September – Sapphire

Sapphire is the name given to the mineral corundum and it is synonymous with the perfect blue gemstone. However, it actually comes in every color apart from red. Parti sapphires show distinct bands of two or three colors and star sapphires appear to have a six-rayed white star below their surface. Many cultures around the world believed that the blue sapphire symbolized heaven and it has long been connected with truth and faithfulness.

October – Opal and Tourmaline

Fireworks, lightning and galaxies have all been likened to the play-of-color within the spectacular opal. This stone is believed to get its name from the Sanskrit word ‘upala’ which means ‘precious gem’. Its variety of colors led to the belief that it contained all of the attributes of the other precious stones. A delicate gemstone, special care must be taken of opal jewelry.

Tourmaline comes in an astounding variety of colors (many with their own names) and offers an abundance of choice for those born in October. Dark pink and red rubellites are so called because they have historically been mistaken for rubies. Neon blue paraibas were only discovered in the 1980s in Brazil and are some of the most desired gemstones on the planet. The tourmaline is thought to encourage creativity.

November – Topaz and Citrine

Yellow, orange, pink, violet, brown, colorless and pale blue are all natural colors of topaz that November babies can choose from. Imperial topaz is particularly prized and is the name given to pinky-orange varieties that were beloved by the Russian royal family. Topaz is often heated to create popular London and Swiss intense blue stones. The ancient Greeks believed that topaz endowed its wearer with strength.

Yellow to brownish-orange quartz is known as citrine and it is thought to get its name from the French word ‘citron’ which means ‘lemon’. These golden stones were a favorite of Victorian jewelers and have excellent durability. The citrine has long been connected with happiness and healing.

December – Tanzanite, Turquoise and Zircon

The year ends with a trifecta of wonderful stones to choose from, all available in shades of blue. Tanzanite first came to the market in the 1960s and was heavily promoted by Tiffany & Co. Its unique velvety blue to purple-blue colors, high clarity and large sizes caused a stir in the gemstone world. Some believe it encourages intuition and brings calmness. Tanzanite is a delicate stone and works best in special occasion jewelry.

For thousands of years peoples as far apart as China and Egypt have loved and worn turquoise. This semi-translucent to opaque stone is a blue to bluish-green color and can have black veins running through it. It is an incredibly important stone for Native Americans who attach healing powers to it.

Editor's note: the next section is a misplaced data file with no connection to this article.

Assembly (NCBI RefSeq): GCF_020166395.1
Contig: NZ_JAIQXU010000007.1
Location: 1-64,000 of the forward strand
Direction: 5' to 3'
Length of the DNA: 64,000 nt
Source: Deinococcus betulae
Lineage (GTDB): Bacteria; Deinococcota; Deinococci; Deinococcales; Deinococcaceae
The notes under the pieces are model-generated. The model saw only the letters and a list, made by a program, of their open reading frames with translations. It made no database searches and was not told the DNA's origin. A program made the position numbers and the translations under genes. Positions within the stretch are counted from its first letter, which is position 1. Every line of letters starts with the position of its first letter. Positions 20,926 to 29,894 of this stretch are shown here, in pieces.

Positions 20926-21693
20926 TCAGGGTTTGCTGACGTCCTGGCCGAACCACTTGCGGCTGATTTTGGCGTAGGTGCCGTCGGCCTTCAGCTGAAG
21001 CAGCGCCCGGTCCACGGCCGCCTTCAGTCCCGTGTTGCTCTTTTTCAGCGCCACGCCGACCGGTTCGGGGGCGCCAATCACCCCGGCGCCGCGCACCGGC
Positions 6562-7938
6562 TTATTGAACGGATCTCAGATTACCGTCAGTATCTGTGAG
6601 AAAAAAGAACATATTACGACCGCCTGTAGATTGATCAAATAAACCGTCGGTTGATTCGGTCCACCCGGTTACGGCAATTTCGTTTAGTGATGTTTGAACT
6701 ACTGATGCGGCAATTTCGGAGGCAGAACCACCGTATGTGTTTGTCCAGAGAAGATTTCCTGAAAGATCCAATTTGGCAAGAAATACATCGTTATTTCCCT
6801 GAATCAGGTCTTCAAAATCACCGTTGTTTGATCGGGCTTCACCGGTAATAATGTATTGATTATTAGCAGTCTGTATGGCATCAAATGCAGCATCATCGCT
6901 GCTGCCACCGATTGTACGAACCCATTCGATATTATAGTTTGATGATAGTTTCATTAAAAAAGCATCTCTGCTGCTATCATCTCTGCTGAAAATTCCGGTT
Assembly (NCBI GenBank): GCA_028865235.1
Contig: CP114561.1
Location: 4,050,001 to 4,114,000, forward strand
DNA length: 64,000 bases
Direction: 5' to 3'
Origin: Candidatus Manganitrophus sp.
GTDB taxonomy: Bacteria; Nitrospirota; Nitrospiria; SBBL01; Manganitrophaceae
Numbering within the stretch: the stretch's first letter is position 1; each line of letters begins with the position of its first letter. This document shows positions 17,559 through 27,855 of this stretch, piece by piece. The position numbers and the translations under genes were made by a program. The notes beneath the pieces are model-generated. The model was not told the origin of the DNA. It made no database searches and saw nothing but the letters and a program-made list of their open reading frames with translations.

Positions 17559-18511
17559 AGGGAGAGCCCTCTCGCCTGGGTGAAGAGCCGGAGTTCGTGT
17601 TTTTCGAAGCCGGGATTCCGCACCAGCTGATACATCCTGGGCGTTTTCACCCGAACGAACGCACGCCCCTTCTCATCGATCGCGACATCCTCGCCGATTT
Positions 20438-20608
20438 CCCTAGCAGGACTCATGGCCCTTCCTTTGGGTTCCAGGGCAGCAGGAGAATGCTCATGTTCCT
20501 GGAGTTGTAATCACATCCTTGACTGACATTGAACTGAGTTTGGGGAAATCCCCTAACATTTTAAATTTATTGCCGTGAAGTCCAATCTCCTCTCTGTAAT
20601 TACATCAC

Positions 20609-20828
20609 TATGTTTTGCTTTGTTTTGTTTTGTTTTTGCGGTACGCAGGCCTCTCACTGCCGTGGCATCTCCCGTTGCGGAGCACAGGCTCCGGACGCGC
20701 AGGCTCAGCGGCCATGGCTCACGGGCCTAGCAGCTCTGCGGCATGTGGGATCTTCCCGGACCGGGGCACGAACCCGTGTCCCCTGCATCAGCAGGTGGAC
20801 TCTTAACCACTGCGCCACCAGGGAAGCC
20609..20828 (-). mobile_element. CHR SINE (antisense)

Zircon can be found in bright blues, greens, reds, oranges, yellows and browns. The colorless variety, with its high fire and brilliance, was long used as a diamond simulant. Its popularity suffers due to its similarity in name with cubic zirconia, but the latter are lab-made, while zircons are natural stones. Blue zircon is associated with serenity and was a popular choice for Victorian jewelry.

Celebrate in Style!

Whatever your style or budget, at JupiterGem we have the perfect birthstone for you. We also have a brilliant design team and incredibly talented jewelers who would love to help you create the perfect piece of jewelry to highlight your birthstone. (graduated gemologist, Chantelle Lobo) (graduated gemologist, Chantelle Lobo)

graduated gemologist

Growing up in a country like India, bursting with color, culture and creativity, Chantelle's curiosity drew her towards the fascinating world of gemstones and jewelry. Trained with the best at the Gemological Institute of America and the SSEF, Switzerland, her knowledge encompasses advanced methods of gemstone identification, diamond grading and the manufacture and sales as a jewelry professional. Her adventures have taken her to source Spinels on the busy streets in Myanmar to exceptional Sapphires in Srilanka, a selection of gems from Madagascar and even rare Jades in China. With over 7 years of experience in the jewelry industry, her strong foundation in this niche field allows her to make key observations on the value or quality of gemstones and jewelry. She now continues to fuel her deep-rooted interest for these special stones by seeking out precious one-of-a-kind gems around the world. Linkedin: